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More Evidence of The Failures Of Imperial USA
on September 14, 2010
This author, Chalmers Johnson, has a long history of being right about how US foreign policies have been badly flawed for decades. He broght up to date the term Blowback which was first mentioned in a CIA report in 1953, but most certainly was symbolized by 911.
This book recaps the record and suggests it is vital that we review the history of flawed outcomes from our imperial war-making and our world wide web of military bases that constitute an empire.
Ever since the American Presidency became truly imperial under LBJ, we have been treated to an endless parade of majestic media images--meetings, speeches and other events which likely would have made Mark Twain cringe. We increasingly kowtow to the office as if its occupant were somehow operating under the Divine Right of Kings.
But how have our Imperial Presidents performed on national security?
Truly badly. Pushed by the fear of not appearing strong on national defense, one by one they felt into the arms of the arms manufacturers who were the darlings of our military.
A number of other writers have eloquently echoed Johnson's perspicacious prognostications about building our empire. For example, Andrew Bacevich in his book, Washington Rules: America's Path To Permanent War, describes the role of two key architects of that empire: Allen Dulles, who planned the Bay of Pigs disaster (which cost him his job), and General Curtis LeMay who drove the Strategic Air Command to obtain nuclear weapons could have blown the planet to smithereens many times over.
Bacevich's book by a 20-year military officer, now a professor at Boston University, ranges over the decades since WWII to describe the process whereby America became an Empire, developing what Bacevich calls the "sacred trinity"--global military presence, global power projection and global intervention as exemplified by Korea, Vietnam and finally the Bush-contrived "preventive war" in Iraq.
Another author who dedicates the book to Johnson, The American Way of War: How Bush's Wars Became Obama's, by Tom Engelhardt, offers a little-heralded paperback masterpiece of only 216 pages which should enlighten anyone who has not already come to the sad conclusion that the US has turned into a dangerous empire.
From its first line, author Engelhardt sets the tragic scene: ''War is Peace' was one of the memorable slogans on the facade of the Ministry of Truth or Minitrue in 'Newspeak' the language invented by George Orwell in 1948 for his dystopian novel, 1984". [America's Tragic Descent into Empire, July 9, 2010]
From there Engelhardt's readers are tutored in how our fear of attack was obsessively co-opted by our government and its willing military suppliers.
All these authors plausibly describe the spread, like an octopus. of America's presence around the world, in the form of over 700 military bases--most in places where our security clearly wasn't then and/or is not now at stake.
In retrospect our forays into Korea, Vietnam and now in the Middle East, proved that war was not the answer. The cost in human lives and treasure and the escalating threat of terrorism cry out for a new evaluation of our present imperial policies, But they have been embraced by all Presidents since WWII--including Obama, who has now bought into Bush's ultimate folly, continuing that "preventive war" in Iraq with no real end to our occupancy there and around the world in sight. For example, we have built our largest overseas embassy in Bagdad and have other large permanent military facilities in Iraq.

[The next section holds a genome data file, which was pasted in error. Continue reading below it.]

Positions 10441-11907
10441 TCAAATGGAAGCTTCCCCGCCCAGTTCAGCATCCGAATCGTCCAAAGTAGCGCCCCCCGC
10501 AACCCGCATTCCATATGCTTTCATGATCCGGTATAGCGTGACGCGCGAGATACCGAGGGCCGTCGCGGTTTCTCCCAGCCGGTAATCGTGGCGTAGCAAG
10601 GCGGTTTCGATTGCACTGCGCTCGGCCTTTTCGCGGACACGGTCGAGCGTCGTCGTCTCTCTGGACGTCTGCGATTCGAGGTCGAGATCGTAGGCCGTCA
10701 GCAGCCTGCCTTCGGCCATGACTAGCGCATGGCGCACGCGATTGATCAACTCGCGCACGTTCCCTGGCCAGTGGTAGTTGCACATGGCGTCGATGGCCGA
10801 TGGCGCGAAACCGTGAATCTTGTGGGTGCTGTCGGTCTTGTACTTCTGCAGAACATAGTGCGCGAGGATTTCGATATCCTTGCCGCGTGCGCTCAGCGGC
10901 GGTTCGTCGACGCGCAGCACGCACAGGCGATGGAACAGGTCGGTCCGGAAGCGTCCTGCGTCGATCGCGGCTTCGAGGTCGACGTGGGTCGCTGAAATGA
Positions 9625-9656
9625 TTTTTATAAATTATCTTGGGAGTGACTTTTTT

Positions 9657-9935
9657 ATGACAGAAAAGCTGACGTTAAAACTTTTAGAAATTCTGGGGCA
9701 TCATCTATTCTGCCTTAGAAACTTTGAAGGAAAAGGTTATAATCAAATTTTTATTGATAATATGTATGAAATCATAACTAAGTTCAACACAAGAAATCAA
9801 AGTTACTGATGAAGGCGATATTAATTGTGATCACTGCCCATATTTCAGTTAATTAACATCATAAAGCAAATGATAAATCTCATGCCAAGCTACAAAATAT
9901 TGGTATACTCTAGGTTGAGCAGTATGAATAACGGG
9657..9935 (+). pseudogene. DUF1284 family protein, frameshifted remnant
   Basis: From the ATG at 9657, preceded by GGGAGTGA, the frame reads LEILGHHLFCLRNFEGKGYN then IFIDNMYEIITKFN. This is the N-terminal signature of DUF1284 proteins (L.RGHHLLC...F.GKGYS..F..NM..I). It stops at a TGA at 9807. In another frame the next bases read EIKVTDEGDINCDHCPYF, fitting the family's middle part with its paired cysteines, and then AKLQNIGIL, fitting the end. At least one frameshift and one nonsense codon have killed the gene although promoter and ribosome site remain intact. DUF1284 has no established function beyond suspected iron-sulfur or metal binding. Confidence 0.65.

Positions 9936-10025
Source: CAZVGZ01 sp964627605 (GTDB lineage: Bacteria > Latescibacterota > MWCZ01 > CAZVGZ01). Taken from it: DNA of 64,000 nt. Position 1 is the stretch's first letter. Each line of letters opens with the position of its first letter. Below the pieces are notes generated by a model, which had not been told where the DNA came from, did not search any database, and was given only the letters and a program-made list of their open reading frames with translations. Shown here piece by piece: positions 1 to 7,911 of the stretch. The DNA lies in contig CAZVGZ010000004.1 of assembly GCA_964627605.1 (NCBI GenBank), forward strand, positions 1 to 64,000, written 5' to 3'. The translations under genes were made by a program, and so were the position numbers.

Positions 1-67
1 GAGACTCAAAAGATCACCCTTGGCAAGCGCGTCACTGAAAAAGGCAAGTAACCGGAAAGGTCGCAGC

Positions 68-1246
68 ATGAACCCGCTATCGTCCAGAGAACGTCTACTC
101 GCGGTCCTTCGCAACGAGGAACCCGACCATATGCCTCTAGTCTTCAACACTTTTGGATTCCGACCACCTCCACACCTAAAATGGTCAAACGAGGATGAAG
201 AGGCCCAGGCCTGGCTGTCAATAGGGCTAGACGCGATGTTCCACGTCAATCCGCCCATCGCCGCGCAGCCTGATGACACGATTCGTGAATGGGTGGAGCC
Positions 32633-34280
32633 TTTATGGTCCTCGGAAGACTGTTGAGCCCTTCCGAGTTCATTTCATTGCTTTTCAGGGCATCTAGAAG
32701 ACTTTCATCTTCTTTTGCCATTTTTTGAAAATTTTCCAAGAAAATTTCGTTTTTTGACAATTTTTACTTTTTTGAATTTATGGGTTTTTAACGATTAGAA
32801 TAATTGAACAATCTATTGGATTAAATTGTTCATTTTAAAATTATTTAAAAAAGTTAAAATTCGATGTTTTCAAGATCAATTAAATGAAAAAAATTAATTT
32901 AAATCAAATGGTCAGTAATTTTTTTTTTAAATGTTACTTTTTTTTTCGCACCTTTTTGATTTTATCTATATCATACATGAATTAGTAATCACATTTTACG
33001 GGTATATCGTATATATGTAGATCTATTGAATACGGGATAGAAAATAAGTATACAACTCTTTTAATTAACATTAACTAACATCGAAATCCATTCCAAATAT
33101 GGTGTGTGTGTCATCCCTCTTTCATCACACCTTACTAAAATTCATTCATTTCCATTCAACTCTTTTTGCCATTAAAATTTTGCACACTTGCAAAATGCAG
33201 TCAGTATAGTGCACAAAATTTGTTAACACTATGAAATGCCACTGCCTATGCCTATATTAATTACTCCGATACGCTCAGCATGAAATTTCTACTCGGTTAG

As in Vietnam, these authors predict the US will eventually come to the point of withdrawal, after the loss of hundreds of lost lives on both sides later and trillions in wasted money. Johnson predicts bankruptcy if we do not. In fairness, all Obama's predecessors since WWII have folded to the wishes of the powerful military-industrial complex, about which President Eisenhower warned us in 1961.
Of these three, it is my view that Chalmers Johnson's Dismantling The Empire: America's Last Best Hope represents the best overview of how we got where we are.
His most dramatic recommendation--do away with the CIA--may never get traction, but his section on "The Legacy of the OSS" (the OSS was shut down in September 1945 and the Central Intelligence Agency started in 1947) should be enough to persuade most readers that our government should hasten to shut down this incompetent agency, which has been allowed total secrecy on how it has wasted our tax dollars (between $44 and $48 billion a year) and covered up dangerous and outrageous initiatives after they have failed. (Johnson's analysis of "Charley Wilson's War" should be mandatory reading for all Americans.)
Yes, we lost 3000 lives on 9/11, plus over 4,000 men and women in the current wars. But we killed three million in Vietnam, then hundreds of thousands in Cambodia and now hundreds of thousands in the Afghanistan and Iraq Wars, including many women and children.
Our Cold War motivations may have had some validity at an earlier time. But the alleged threats that prompted our military escalations clearly need reassessment now.
Looking back on the recent dreary ninth Anniversary of 9/11, and at the decades of bad policies which preceded that "blowback" (a term from a 1953 CIA report updated by Chalmers Johnson), we are reminded of what Pogo said long ago: "We have met the enemy and he is us."